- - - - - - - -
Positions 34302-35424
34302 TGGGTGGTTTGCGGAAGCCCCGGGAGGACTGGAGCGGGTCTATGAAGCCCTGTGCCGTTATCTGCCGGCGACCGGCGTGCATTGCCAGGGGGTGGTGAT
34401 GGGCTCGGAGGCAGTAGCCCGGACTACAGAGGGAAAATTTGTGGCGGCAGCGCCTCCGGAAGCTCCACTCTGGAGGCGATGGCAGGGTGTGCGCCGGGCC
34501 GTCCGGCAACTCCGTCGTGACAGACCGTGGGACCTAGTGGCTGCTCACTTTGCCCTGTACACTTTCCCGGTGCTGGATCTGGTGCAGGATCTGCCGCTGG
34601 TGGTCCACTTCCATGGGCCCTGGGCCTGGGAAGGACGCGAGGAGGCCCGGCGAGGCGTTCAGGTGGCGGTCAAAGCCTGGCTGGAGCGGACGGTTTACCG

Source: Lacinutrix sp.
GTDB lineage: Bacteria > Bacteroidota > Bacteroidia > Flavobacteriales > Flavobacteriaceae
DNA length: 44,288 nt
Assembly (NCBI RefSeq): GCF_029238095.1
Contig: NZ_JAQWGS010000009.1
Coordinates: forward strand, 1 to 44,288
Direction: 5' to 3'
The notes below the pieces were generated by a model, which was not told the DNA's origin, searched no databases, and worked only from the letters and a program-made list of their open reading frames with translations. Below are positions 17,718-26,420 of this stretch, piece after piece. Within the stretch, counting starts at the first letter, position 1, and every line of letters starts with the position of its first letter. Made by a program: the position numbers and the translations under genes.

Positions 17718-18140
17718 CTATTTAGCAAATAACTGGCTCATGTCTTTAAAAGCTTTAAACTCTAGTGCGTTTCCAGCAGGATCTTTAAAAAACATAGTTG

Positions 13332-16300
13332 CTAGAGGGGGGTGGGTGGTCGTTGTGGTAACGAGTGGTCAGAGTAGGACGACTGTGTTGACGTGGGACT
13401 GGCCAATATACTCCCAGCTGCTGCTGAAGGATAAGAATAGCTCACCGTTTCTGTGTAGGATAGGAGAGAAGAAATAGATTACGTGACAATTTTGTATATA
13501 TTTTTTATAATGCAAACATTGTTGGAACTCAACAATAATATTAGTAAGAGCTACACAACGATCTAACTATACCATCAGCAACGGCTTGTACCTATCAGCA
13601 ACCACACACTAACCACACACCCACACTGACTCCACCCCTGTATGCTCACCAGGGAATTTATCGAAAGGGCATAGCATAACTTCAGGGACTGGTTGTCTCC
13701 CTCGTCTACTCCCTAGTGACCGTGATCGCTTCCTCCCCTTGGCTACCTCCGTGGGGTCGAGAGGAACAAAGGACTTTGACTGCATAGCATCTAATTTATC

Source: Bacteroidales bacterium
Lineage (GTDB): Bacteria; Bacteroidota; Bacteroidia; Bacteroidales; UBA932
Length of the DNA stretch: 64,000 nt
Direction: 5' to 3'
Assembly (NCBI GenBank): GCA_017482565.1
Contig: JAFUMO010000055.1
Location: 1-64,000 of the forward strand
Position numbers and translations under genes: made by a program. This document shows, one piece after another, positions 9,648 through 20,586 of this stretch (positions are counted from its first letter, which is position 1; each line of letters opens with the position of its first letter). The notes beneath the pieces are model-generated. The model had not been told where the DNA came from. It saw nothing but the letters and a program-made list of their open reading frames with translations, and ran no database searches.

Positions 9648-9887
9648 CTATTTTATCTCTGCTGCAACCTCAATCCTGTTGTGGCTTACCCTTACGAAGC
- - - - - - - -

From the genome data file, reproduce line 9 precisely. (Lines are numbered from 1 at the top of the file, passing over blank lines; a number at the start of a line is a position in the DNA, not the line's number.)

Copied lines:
Assembly (NCBI RefSeq): GCF_029238095.1